ELYRIA — Property tax rates throughout Lorain County generally crept a little higher this year even as property values declined, but in places where voters approved new levies the increase was larger, county Auditor Mark Stewart said Tuesday.
Stewart said property values lowered by the Board of Revisions when owners protested their values or because of lot splits or demolitions led to values shrinking. As the values of some properties shrank, other property owners will have to pay more in order for tax levies for schools, ambulance districts and other entities to continue to collect the same amount of money.
“The lower the valuation, the voted rate has to go up a little bit to collect the same amount of money,” Stewart said.
For instance, the value of Stewart’s Elyria home, which is in the territory of Elyria Schools, remained the same from last year into this year at $187,200, but the amount of taxes he’ll pay increased.
Last year, Stewart said, he paid $3,421.12 in property taxes, but this year he’ll pay $3,438.14.
The tax rates vary depending on what levies are in effect in each of the county’s 70 tax districts. And one person in a city might pay one rate, but someone across town in a different school district would pay a different rate based on what levies are being collected.
The highest increases this year came in communities where new levies were put in place.
Oberlin residents will see the biggest increase in their rates, which will jump $153.98 per year for the owner of a home valued at $100,000, because voters in the city approved levies for Oberlin Schools, the Oberlin Public Library and the city itself.
The increase in Oberlin would have been even higher, but a levy for the Central Lorain County Ambulance District expired. The expiration also affected several townships surrounding Oberlin. Pittsfield Township property owners actually will see their tax rates drop by $28.57 for the owner of a $100,000 house because the ambulance district levy expired.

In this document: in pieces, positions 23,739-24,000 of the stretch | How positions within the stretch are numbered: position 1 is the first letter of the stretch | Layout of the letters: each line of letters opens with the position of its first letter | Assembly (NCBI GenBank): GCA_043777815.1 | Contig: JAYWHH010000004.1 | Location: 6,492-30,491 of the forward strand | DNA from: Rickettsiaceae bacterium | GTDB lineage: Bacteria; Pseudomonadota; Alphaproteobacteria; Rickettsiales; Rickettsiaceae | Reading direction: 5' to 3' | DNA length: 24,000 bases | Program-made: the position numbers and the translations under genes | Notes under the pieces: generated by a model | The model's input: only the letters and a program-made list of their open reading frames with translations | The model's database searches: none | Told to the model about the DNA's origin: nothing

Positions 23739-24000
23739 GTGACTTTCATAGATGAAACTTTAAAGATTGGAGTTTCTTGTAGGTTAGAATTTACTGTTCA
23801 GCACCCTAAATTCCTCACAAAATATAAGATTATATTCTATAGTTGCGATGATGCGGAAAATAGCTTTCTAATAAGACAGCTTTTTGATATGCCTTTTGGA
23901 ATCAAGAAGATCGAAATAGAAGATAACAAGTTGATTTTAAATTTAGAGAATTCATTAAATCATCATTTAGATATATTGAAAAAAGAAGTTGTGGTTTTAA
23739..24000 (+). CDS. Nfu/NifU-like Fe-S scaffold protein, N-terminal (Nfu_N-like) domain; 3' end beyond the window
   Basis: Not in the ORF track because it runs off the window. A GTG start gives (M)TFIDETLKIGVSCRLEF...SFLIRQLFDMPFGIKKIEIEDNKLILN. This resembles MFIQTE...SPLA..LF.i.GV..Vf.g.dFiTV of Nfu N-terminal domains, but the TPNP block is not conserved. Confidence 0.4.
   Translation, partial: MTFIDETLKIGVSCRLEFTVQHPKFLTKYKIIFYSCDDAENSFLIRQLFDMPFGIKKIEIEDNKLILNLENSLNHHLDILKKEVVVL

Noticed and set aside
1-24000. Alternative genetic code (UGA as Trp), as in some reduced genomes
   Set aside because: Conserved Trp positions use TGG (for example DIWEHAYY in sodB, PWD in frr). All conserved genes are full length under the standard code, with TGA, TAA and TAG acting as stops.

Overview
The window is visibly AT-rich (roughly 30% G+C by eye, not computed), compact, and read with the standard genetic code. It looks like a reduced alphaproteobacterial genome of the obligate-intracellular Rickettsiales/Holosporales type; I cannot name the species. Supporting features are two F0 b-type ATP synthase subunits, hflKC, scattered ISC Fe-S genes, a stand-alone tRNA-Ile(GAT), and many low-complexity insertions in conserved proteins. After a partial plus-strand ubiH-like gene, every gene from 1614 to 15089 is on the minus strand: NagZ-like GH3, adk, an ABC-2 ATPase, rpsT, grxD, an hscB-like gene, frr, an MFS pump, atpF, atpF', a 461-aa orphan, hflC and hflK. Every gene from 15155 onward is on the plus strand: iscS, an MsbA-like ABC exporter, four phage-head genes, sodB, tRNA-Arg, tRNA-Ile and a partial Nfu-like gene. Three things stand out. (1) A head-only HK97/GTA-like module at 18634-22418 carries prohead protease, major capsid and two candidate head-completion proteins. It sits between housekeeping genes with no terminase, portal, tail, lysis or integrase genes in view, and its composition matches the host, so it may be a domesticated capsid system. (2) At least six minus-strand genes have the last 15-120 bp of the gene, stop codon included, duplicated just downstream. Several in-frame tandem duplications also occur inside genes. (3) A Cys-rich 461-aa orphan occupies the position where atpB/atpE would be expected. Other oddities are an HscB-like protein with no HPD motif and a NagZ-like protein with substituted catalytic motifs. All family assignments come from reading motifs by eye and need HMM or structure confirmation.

North Ridgeville property owners also will see their property rates drop slightly because new construction in that community meant that property values on some property increased, lowering the tax rate for everyone. The owner of a $100,000 home in North Ridgeville will see their property tax bill decrease by $5.25.
“If the value goes up, it helps the rate go down,” Stewart said.
Stewart said that but for a levy for the Avon Lake Public Library, tax rates in that city would have fallen as well. In Avon, a tax increment financing deal to fund construction of the new Interstate 90 interchange also stopped the city’s residents from seeing their tax bills drop, Stewart said.
Other significant property tax increases will be felt in the Columbia, Firelands, Sheffield-Sheffield Lake and Wellington school districts, all of which saw the passage of new tax levies last year.
Sheffield Township property owners will see their tax bills for a home valued at $100,000 increase by $83.50 because of a new EMS levy and property valuation declines.
Stewart also warned property owners throughout the county to brace for their property values to decline again next year following the completion of the required revaluation of every parcel of land in the county, something done every three years. Full appraisals, such as the one that will take place this year for next year’s tax bills, are completed every six years.
This year’s property tax bills are expected to be mailed out in the coming days and are due back Feb. 17.
Contact Brad Dicken at 329-7147 or firstname.lastname@example.org.